Wednesday, March 15, 2006

AROUND THE WEB ON 3-15-06

Cross-posted from Gus Van Horn

I'm still coming off a severe schedule crunch here. Yesterday evening, coming off six hours' sleep in two days, I stumbled home, quickly posted on "Sudden Jihad Syndrome", and crashed. I really feel like getting a little more sleep this morning, but I'd like to get my blogging back on track so I can capitalize on some recent momentum.

An Army of Davids

Glenn Reynolds doesn't need my help promoting his book, but this review piqued my interest enough to make me want to buy it. (I've been ignoring the hype so far, and have not been following Instapundit as much as usual.)

The full title of the book does a good job of setting up the context for the following excerpt. An Army of Davids: How Markets and Technology Empower Ordinary People to Beat Big Media, Big Government, and Other Goliaths.
[Reynolds's] greatest strength ... is in describing what he knows best: blogging. He sees communications technology making repression steadily harder. An ordinary video camera can be confiscated and its tape destroyed. But if a video blogger were transmitting footage wirelessly to hundreds of other people as he films it -- as will soon be possible -- it would be a rash secret policeman who shoots him.

Mr Reynolds understands that the blogging revolution has ill effects as well as good. The same technology that spreads protests against tyranny can also be used to stoke sectarian riots, as happened recently in Nigeria. And there are some things the little guy cannot easily do. With a few exceptions (Mr Reynolds lauds a do-it-yourself war correspondent in Iraq), bloggers do little original reporting. Posting opinions online is cheap, but news-gathering is not. Mr Reynolds sees this changing as technology costs fall still further and bloggers find niches in local news. But the revolution is unlikely to destroy "old media" entirely. For one thing, with no MSM, what would bloggers deconstruct?
Not to be overly "deconstructive" here, but couldn't you say that all technology -- if you recall that evil people exist and technology hasn't any moral scruples -- has "ill effects"? And this being the case, mightn't it be better to frame this in terms that lay the blame where it belongs: evil men? I suspect that Reynolds won't make this very basic mistake and look forward to seeing whether I am right.

In the meantime, I do wonder whether this reviewer thinks that such "ill effects" provide a good rationale to crush -- er "regulate" -- this new "army" -- er these new technologies.

New Jersey Free -- for Now

And, speaking of an "army of Davids", this article shows this army in action in a skirmish that is taking place in New Jersey. (And pardon me if I seem be slow on the uptake here.... I do recall seeing mention of an "Internet civility bill" somewhere recently, but didn't follow up on it. I think it was this one.)
A New Jersey Assemblyman's Internet civility bill is on ice since opponents blasted it as an assault on free speech.

Assemblyman Peter Biondi and his staff said they were trying to curb malicious exchanges on some local discussion boards when they introduced a bill requiring people to provide their real names and addresses before posting on public Web sites. The bill also stated that hosts could be sued for failing to disclose the identities of people disseminating false or defamatory information.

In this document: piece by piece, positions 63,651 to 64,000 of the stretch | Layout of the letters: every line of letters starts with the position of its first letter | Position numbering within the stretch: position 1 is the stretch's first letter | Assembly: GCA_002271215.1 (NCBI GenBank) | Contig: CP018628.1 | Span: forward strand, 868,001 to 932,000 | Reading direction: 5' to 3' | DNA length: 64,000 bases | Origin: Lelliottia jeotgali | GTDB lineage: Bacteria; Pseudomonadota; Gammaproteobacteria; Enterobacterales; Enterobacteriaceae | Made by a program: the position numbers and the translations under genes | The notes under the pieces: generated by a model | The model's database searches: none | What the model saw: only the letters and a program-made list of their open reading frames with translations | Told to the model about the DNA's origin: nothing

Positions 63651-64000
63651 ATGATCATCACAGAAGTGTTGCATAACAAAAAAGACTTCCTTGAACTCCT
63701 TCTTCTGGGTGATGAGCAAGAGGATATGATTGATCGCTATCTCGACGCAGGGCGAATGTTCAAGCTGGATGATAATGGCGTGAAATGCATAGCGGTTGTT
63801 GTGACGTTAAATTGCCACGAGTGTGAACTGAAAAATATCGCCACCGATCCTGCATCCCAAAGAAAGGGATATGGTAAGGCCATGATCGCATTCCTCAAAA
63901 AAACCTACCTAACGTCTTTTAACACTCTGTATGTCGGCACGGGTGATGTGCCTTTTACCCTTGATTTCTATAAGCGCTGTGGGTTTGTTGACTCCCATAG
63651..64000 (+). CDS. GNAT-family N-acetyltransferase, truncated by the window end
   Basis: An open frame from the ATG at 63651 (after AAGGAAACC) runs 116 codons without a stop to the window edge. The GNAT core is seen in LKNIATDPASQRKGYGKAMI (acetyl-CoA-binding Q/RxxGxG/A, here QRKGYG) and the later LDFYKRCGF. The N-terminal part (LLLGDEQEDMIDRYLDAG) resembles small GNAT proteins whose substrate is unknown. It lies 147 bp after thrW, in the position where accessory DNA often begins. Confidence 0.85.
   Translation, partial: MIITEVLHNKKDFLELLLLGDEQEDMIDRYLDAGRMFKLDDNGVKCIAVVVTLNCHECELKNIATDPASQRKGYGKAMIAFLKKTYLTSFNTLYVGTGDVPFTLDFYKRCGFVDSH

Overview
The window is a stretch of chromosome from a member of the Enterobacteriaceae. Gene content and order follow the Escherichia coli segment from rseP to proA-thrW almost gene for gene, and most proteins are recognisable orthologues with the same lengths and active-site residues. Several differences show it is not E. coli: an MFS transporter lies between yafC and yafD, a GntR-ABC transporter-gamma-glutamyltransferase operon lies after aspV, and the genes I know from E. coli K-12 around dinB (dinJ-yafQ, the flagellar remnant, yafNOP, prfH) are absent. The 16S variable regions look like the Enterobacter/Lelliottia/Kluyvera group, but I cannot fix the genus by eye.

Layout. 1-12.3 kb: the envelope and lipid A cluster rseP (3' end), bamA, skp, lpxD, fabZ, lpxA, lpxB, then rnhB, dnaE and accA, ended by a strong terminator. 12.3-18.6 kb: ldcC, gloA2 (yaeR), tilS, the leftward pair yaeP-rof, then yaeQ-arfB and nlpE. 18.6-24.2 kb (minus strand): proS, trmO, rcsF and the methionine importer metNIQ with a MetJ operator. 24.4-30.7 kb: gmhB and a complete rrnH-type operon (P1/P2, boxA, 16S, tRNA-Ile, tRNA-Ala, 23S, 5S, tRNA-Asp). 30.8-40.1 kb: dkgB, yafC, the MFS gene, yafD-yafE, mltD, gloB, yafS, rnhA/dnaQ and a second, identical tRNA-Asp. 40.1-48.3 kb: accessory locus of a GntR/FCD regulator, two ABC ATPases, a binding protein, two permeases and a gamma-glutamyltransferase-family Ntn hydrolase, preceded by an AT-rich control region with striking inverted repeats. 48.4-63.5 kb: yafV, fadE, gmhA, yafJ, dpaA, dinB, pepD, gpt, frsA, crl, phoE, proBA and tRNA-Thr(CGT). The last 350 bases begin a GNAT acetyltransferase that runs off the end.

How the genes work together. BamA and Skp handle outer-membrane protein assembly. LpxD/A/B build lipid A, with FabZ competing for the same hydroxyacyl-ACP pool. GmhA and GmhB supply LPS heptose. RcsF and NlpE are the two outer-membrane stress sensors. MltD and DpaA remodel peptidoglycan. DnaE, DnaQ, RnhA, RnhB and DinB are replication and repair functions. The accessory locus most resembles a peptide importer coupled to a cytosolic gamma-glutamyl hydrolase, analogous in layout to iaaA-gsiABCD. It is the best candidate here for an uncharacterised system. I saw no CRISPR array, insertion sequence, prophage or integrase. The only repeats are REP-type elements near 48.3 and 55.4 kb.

Biondi's staff drafted the measure late last year. In was introduced in January. The bill hadn't even made it to committee before a small weekly newspaper published an article about it and Internet news providers began spreading the word. Then, callers from as far away as Canada deluged Biondi's office with complaints.
And not only does the article show the "army" in action, it shows us why we need such an army in the first place: Despite the fact that our Constitution guarantees freedom of speech, our media often either fail to use it adequately (e.g., the massive failure to display the cartoons that "provoked" Moslem rioting and murder recently) and sometimes even misuse it (e.g., Rathergate. See article discussed in previous section for mention and mild whitewashing thereof.)! This is a shame since our media ought to be very interested in protecting freedom of speech by doggedly exposing government attempts to abridge it, not aiding them by inaction or collusion!

As an example of inadequate reporting, consider that if you were busy and simply skimmed the article, you'd think that the battle against this bill had already been won! However, buried near the bottom is an ominous warning that Biondi isn't done with his attempt to subordinate our freedom to "civility".
[Biondi's Chief of Staff Scott] Ross said that Biondi and his staff were responding to requests from local constituents who complained about the viciousness of local discussion boards littered with name-calling. They were shocked that the bill -- drafted to bring decorum to Internet discussions -- drew an intense response from Internet users far beyond the Garden State's boundaries.

Critics said the law would be unconstitutional and impossible to enforce. Ross said he can see things from their perspective, but he still believes people should maintain civility online.